Don’t get me wrong: I loathe RINOs. I’m infuriated whenever one is presented, but one cannot be presented if we’re doing our job as an informed, responsible electorate and involving ourselves in precincts, in our community, becoming liberty evangelists. It’s going to take some time. Tea party activists are getting burned out. These are every day citizens who have jobs outside of politics; activism was a side road for them, they’re not professionals like the folks in Washington against whom they rail. We spend a lot of time and effort battling fauxcare and successfully held it out for a year before it was unConstitutionally rammed through. We’re tired.

Last July 4th at a large rally I told the crowds that I hope they didn’t think this would be easy. I hope they didn’t think that a year, tops, and we would be done. This is just the beginning. The tea party movement is the Paul Revere of a much larger awakening. The tea party movement is in “the dip.” At some point it will cease being (and all the shysters who’ve failed in business and tried to co-opt and turn a buck off the movement will be without a gravy train) in its current form because it will grow into something larger: issue-focused groups, candidate-focused groups, weekend warriors; but make no mistake: I don’t foresee its permanence and I hope I don’t because if it’s permanent then it means it’s not successful in creating progress. People can’t forever be waking up. At some point they have to get out of bed and get to work.

I think this piece is only partially full of shat.

Weigel has a few very erroneous presumptions. The tea party is independent of the GOP but unless Democrats become limited government, stop cranking up the deficit, and restore individual liberty, the actual beliefs of the tea party movement, the tea party will never be independent in the sense that it could go either left or right.

Demonizing Rand Paul as a negative doesn’t work, either. He believes that the government has no right to remove any indications that a business owner is a racist jackass thus, preventing Paul from choosing not to spend his money at an establishment owned by bigots. I like when people let their freak flags fly. Keep the crazy out there, don’t cover it up, it makes it easier to deal with the trash. But I digress.

Weigel also ignores the aforementioned dip and burnout. I think 2012 will be the tea party’s major hurrah, if it can live up to the hype and the muscle it showed a year ago.

That’s not to say that I thought tonight went bad for conservatives or the tea party; absolutely to the contrary. As I said, it was an amazing night for conservative women. The impact of this movement was seen in races on both sides. Tea partiers supported Fiorina just as some supported DeVore; Sharron Angle was a tea party favorite, Graves, SC’s Nikk Haley should overtake Barrett in the runoff.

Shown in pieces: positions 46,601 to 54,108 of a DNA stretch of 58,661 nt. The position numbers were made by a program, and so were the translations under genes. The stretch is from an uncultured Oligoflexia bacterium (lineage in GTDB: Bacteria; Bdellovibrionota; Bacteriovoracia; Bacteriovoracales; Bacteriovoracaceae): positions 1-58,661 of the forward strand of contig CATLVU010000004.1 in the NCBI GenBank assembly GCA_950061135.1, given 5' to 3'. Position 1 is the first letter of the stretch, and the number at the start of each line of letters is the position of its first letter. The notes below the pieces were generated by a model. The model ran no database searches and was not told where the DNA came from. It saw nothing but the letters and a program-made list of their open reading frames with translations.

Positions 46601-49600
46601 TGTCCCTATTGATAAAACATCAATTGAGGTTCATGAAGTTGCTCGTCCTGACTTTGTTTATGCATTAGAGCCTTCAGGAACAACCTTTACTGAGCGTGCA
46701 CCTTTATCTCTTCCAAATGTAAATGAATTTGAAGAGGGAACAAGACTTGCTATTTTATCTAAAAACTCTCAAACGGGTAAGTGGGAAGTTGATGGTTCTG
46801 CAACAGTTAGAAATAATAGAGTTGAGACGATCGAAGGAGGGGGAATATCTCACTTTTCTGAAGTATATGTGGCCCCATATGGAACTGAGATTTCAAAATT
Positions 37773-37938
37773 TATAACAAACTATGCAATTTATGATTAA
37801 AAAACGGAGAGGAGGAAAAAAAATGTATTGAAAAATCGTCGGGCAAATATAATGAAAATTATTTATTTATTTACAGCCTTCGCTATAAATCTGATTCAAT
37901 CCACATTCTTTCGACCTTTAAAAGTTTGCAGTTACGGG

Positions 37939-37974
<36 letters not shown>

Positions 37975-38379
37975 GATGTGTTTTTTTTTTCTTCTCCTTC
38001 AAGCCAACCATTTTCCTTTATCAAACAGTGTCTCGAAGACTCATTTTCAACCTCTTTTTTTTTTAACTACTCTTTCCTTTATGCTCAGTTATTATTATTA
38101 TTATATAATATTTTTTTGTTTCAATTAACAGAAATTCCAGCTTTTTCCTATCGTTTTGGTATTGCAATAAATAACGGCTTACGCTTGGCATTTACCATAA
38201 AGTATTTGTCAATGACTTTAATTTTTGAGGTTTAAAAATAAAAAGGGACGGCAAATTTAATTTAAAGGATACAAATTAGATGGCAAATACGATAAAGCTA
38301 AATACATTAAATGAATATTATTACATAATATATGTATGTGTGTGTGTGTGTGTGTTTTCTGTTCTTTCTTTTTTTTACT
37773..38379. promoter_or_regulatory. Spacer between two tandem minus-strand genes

If the tea party doesn’t defeat itself and can maintain energy we will succeed all the way until 2012. Yes, if it doesn’t defeat itself. The biggest threat to the tea party isn’t the establishment, it isn’t the left, it’s the shysters, the famewhores, the people who failed in business but saw a gravy train in the tea party and thought they could make a buck even though they displayed no discernible skills pre-movement. It’s the party hacks who like to create consultant groups and act grassroots, it’s the politicians who think that the movement owes them something simply because they have an R by their name – or rather, those who enable it by allowing themselves to be convinced. It’s the jockeying for power. We cannot allow this movement to turn into an alternate beltway with deals, pettiness, drama, and ridiculousness because then we’ve become a shadow of the very aesthetic against which we fight.

We have more good than bad, I’ve met too many phenomenal patriots who will not stand to see their tiresome work count for nothing. I’ve seen too many people with too much on their plate already got to the mat to make sure conservatism is represented, wins, crosses the threshold. These people and their sheer numbers are inspiring.

I’m optimistic, especially after seeing some of the results tonight. I hope to build off that optimism after midterms.

We have just a bit to exhale. We repeat with greater stakes in five months.

Now for sleep. It’s late and I’ve a media hit in four hours.

*A must-read from Bill.